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texas and she knew people in waco and she wanted to write a story telling people that waco wasn't all that bad. nothing could have been further from the truth. the story worked. she got into see the mayor, the chief of police, the leading citizens of the black community, almost everybody who would give her information. she even convinced the commercial photographer to give her the pictures, even though he had already been ordered not to sell any more of them. she was afraid to put any of this material in the mail. she took a train to galveston, took a ship back to new york and carried all the material to give to w.e.b. dubois face-to-face, who was the towering african-american intellect of that period and also the editor of the naacp magazine. what he did was published the first ever special supplement to the monthly crisis magazine, all
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about this lynching. he used the pictures. they didn't just send it to members of the naacp. they sent it to every member of woodrow wilson's cabinet, to newspaper editors all over the country, and elizabeth herself went on a speaking tour to black churches around the country. i don't think she ever came back to texas. interestingly, the whole story of the jesse washington lynching blew up and was featured in the newspaper and on tv in waco twice while i was doing my research. i have to give waco credit for this. unlike many other communities that have never confronted or dealt with their horrible racial past, the waco city council and county commissioners did issue some sort of resolution of regret, if not a polity -- apology.
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a group of citizens came and stood on the steps of the courthouse on the 90th anniversary of the lynching and read a resolution. i feel very strongly that you can't understand the president -- the president if you don't know what happened in the past. these things cannot be forgotten. need to acknowledge it, understand it, and know what happened. >> throughout the weekend, american history tv is featuring waco, texas. we recently traveled there to learn about its rich history. learn more about waco and other stops on c-span's cities tour on you are watching american history tv. all weekend every weekend on c-span3. next, the council on foreign relations marks the 25th anniversary of the fall of the berlin wall with a symposium .eaturing henry kissinger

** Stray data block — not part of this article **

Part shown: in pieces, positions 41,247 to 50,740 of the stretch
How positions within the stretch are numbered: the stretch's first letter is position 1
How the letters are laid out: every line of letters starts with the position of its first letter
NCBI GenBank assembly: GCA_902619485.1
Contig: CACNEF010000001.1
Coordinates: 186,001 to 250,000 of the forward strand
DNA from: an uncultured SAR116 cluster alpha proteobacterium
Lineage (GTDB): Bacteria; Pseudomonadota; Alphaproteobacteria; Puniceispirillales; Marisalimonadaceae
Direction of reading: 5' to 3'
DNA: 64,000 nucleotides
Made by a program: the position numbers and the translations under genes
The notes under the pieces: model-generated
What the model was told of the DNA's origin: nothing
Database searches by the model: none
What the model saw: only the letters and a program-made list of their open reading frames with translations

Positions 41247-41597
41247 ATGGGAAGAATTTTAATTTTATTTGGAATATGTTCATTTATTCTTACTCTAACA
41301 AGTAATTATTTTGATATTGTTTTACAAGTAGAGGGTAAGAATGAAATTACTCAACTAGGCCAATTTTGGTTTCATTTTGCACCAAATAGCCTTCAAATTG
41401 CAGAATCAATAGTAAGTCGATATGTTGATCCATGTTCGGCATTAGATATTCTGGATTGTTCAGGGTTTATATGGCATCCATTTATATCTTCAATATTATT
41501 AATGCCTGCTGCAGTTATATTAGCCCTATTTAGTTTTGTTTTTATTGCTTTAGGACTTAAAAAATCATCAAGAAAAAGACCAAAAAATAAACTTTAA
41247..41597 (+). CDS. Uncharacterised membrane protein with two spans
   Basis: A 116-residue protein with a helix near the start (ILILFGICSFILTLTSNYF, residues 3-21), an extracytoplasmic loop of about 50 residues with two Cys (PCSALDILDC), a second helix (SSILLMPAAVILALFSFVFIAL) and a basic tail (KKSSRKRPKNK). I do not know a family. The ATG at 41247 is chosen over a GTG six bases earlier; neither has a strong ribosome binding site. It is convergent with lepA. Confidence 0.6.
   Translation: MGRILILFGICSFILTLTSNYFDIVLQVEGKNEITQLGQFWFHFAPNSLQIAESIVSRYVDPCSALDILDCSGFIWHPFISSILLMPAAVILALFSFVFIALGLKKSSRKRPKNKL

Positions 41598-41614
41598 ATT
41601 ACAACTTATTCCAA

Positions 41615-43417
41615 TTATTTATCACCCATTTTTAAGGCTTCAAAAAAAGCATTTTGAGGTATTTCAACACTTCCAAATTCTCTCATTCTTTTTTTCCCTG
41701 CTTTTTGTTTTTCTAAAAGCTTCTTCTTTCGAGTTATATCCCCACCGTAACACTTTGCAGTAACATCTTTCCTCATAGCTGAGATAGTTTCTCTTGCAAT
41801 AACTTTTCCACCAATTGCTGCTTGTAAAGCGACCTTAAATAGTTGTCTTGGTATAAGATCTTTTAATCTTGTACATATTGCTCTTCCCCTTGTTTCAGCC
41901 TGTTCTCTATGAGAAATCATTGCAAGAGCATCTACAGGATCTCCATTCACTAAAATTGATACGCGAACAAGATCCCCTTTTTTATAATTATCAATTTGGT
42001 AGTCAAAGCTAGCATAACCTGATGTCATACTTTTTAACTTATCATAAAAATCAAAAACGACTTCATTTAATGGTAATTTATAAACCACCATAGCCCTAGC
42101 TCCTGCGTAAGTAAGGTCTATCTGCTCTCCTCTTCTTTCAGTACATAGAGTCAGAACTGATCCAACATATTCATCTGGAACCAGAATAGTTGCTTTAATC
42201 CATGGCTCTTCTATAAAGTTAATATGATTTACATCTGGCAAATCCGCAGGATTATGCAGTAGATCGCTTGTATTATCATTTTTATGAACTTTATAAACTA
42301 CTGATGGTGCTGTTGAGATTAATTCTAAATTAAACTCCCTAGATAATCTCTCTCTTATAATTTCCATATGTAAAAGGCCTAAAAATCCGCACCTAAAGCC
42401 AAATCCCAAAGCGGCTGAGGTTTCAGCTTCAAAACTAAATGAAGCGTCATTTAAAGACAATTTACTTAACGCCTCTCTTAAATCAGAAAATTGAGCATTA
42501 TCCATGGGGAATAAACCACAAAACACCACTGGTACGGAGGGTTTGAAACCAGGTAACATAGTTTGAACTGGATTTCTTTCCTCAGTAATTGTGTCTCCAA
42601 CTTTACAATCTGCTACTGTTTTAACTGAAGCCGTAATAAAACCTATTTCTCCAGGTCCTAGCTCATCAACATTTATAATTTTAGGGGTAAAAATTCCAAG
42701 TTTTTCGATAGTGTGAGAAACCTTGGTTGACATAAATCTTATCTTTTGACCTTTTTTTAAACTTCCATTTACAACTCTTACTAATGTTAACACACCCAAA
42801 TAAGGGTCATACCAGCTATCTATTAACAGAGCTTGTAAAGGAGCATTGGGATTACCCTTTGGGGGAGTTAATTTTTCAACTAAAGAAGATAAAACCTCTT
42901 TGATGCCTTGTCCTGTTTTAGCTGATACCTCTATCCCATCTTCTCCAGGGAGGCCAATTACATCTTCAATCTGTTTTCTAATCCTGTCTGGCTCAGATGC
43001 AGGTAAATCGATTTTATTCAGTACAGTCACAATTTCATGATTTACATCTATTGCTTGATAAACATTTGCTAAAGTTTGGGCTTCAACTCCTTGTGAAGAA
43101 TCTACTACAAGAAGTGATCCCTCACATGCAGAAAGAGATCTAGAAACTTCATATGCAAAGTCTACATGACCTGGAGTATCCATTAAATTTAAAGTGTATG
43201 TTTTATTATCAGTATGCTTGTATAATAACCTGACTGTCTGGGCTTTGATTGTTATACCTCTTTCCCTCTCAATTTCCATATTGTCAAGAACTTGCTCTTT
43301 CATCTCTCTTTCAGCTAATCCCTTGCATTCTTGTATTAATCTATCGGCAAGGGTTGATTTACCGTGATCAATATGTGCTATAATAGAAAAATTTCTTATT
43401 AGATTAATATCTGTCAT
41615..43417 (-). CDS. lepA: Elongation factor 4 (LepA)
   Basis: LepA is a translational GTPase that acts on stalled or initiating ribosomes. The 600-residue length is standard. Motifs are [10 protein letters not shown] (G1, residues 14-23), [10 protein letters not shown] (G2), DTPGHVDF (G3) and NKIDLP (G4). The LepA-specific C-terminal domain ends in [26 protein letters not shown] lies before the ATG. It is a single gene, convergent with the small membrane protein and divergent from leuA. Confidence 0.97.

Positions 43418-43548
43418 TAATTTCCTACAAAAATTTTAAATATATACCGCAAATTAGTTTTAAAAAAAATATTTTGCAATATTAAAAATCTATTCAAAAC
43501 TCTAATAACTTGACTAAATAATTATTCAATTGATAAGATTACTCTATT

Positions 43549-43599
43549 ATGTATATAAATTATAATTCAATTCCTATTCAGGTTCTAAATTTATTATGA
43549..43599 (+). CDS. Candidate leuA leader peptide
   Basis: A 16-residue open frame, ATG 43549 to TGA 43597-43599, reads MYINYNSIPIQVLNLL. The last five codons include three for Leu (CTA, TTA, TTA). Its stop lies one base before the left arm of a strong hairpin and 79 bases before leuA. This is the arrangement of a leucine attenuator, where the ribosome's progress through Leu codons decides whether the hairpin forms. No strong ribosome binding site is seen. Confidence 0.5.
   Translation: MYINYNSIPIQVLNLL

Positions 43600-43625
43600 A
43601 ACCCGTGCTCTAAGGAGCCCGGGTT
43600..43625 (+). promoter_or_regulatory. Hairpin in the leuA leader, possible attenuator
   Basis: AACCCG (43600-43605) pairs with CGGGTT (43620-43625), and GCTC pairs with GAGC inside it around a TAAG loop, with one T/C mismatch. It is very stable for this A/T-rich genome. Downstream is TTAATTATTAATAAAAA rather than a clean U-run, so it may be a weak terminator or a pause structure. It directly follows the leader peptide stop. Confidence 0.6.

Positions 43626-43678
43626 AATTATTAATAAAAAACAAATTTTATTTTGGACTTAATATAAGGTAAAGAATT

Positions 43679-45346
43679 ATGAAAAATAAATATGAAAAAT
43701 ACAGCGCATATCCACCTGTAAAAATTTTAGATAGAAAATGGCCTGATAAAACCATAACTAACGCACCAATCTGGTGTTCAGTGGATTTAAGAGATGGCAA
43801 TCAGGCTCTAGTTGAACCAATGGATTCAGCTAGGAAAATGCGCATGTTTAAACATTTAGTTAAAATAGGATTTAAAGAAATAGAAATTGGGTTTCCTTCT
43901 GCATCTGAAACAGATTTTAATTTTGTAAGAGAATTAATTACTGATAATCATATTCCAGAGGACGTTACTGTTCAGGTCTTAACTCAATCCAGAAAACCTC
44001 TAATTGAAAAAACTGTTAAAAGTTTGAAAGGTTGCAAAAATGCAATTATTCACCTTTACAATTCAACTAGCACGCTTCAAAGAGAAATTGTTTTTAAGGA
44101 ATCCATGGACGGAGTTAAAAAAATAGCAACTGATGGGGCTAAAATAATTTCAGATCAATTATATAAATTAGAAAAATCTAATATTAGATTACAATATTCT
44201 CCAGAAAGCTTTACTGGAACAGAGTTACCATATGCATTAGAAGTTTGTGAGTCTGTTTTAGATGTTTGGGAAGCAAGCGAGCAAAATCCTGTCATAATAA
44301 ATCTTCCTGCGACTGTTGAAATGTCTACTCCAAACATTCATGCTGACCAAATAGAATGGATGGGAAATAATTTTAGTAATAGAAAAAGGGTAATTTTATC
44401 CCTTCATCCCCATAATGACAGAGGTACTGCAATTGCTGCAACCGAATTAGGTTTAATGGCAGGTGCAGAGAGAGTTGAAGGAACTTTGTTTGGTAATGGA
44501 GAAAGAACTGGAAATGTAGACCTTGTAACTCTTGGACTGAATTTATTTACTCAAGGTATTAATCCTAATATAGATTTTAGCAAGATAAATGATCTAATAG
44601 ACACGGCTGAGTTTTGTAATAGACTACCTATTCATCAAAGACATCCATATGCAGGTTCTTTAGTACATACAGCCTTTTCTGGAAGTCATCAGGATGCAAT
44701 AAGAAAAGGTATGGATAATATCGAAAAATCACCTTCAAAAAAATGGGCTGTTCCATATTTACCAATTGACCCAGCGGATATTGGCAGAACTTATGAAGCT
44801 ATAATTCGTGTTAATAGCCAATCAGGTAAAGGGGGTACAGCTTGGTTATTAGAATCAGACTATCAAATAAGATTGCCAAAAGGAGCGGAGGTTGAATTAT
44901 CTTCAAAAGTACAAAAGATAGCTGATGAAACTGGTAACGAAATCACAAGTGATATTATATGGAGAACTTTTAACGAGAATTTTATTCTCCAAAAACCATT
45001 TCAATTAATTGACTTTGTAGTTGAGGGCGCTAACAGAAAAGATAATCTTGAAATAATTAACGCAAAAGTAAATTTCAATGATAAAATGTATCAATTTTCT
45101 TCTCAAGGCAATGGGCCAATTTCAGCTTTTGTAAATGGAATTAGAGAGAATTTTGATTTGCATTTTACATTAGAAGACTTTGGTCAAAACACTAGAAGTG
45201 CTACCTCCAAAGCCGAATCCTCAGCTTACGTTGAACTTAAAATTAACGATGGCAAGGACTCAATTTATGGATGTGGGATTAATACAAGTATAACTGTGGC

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kissinger discusses the enduring surroundinge events the fall of the law and talks about our current relationship with russia and whether we are seeing a renewal of the cold war. this is about an hour. kissinger --henry to make a very long story short, ,enry is the preeminent scholar practitioner, of his era. and i would date the era essentially the post-world war ii era, which is another way of saying roughly over the last seventy years, i believe that henry combines scholarship, as well as ability to be effective in government. and when you add them up, i believe he stands apart from